It has been nearly eight months since I wrote about the 2016 election cycle. In a sane world, it would be another eight months before I felt compelled to break that streak. But we are now living in a world of more or less permanent campaigns and now that the front-runner has officially declared, I think it's worth going on the record with how I see the next 16 months playing out. I will start with the race, such as there is one, for the Democratic Nomination.
1. This Blog Endorses Lincoln Chafee. He will not win.
The foolish decision to invade Iraq in 2003 is the most important moment of this nation's history that I have personal memory of. For the first time since the Polk administration, this country began a war not just of choice, but of naked aggression. And the consequences were disastrous. The United States lost 5,000 lives, several trillion dollars and untold prestige around the world. The results for Iraq were much much worse, in human casualties and in future uncertainty.
Next year, I will probably vote for a woman who voted for that war in the presidential election. But I have no intention of doing so in the primaries. Luckily, there is one candidate with stellar anti-Iraq war credentials. His name is Lincoln Chafee. In 2002 he was the only Republican in the Senate to vote against the authorization of force in Iraq. He has since left the party. He was elected as an independent governor of Rhode Island and eventually registered as a Democrat. I will be voting for him in the Illinois primary next year. Dozens of others will join me. But he has no chance of being nominated. None.
Here's a look at the rest of the field:
1. The Nominee in Waiting: Secretary Hillary Clinton.
Hillary has been the presumptive 2016 nominee from the day she agreed to be Barack Obama's Secretary of State. Although her tenure was short on specific achievements, she didn't do anything to compromise her standing with the party or the voting public. So even eight months ago I wrote that she had a 70% chance of being the nominee. Since that writing, Elizabeth Warren has made clear that she will not run. Senator Warren was always the most credible challenger to Hillary and it's now obvious that she won't take up that challenge. Vice-President Biden has also shown no interest in running. I didn't think he was likely to beat her in a competitive primary season, but he could have at least sucked up some of her donor and volunteer base. He also had the right to run as Obama's preferred choice, a role that would have helped him a lot in the primary. I expect that Biden will try to keep a toe in the water just in case Mrs. Clinton screws up. But he's not making the steps necessary to run. That may have been related to his son's health challenges but I don't think Beau Biden's passing will change his plans for 2016. It's hard to put a precise number on Hillary's chances of being nominated but it is comfortably over 95%.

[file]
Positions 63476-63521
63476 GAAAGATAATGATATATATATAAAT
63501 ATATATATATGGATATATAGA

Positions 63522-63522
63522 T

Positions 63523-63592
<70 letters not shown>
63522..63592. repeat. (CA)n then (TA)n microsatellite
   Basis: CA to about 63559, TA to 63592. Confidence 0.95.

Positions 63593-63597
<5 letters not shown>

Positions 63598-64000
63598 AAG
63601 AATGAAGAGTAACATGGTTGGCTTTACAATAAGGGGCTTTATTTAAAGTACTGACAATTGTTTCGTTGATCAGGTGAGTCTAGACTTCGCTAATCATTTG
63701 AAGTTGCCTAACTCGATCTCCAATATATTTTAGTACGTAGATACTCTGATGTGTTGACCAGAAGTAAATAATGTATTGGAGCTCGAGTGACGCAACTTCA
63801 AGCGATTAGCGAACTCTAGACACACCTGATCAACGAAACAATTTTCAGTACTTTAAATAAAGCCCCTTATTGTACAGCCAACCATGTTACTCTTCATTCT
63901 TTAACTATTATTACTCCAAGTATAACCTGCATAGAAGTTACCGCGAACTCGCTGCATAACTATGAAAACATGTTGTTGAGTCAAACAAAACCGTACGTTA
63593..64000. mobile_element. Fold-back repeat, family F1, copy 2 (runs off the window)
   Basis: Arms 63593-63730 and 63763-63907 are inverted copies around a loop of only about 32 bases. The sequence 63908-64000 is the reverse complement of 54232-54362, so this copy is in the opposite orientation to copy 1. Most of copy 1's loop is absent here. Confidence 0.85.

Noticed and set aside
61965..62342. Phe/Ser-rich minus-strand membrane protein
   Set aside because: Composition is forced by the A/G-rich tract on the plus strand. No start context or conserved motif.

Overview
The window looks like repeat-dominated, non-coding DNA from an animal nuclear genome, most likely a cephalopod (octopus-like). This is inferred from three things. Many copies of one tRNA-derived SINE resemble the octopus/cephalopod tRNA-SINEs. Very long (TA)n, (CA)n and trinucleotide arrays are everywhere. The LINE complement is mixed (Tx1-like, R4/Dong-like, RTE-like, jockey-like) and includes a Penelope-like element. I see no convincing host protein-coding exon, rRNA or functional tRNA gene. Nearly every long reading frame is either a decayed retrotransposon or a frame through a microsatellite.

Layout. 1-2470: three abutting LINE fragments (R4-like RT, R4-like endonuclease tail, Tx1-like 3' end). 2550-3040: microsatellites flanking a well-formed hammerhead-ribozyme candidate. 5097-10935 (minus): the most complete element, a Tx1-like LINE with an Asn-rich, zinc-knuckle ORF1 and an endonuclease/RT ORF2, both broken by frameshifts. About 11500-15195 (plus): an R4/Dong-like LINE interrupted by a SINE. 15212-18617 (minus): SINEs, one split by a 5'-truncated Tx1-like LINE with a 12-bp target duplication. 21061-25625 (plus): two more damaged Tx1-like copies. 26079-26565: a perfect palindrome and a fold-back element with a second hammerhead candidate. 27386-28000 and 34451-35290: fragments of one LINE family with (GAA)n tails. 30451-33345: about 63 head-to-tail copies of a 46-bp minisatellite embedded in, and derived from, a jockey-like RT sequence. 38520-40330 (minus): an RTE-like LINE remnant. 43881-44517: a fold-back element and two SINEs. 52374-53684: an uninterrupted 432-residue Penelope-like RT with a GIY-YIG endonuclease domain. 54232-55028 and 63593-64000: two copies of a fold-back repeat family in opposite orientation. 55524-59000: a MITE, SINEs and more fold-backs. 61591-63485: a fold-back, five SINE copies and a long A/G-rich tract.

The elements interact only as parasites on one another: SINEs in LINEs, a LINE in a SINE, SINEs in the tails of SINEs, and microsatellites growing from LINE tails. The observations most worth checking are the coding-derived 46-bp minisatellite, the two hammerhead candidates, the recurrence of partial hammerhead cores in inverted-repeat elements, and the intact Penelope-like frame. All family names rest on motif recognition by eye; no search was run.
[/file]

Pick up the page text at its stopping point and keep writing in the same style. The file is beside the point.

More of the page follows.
But Bernie Will Have a Surge.
Bernie Sanders has been actively campaigning for weeks and a few polls have shown him putting up respectable numbers in New Hampshire. He has also raised enough money to put up a respectable boutique campaign in the early primary states. And there are plenty of young people who will trot out to Iowa to knock on doors for him.
But he can't win. At some point he will probably have to choose between a serious effort in Iowa or New Hampshire. Hillary will run big in both states. Bernie will make the debates interesting and the media will desperately want him to make this race competitive. If he loses New Hampshire by less than 10%, they will act like this race is a contested one. It is not.
Someone Else Will Have a Boomlet.
The rest of the field is remarkably weak. That's not surprising given that most of the serious contenders to be President one day are sitting this one out rather than spend a year sleeping in motels only to get crushed by Hillary. Here's the rest of the field: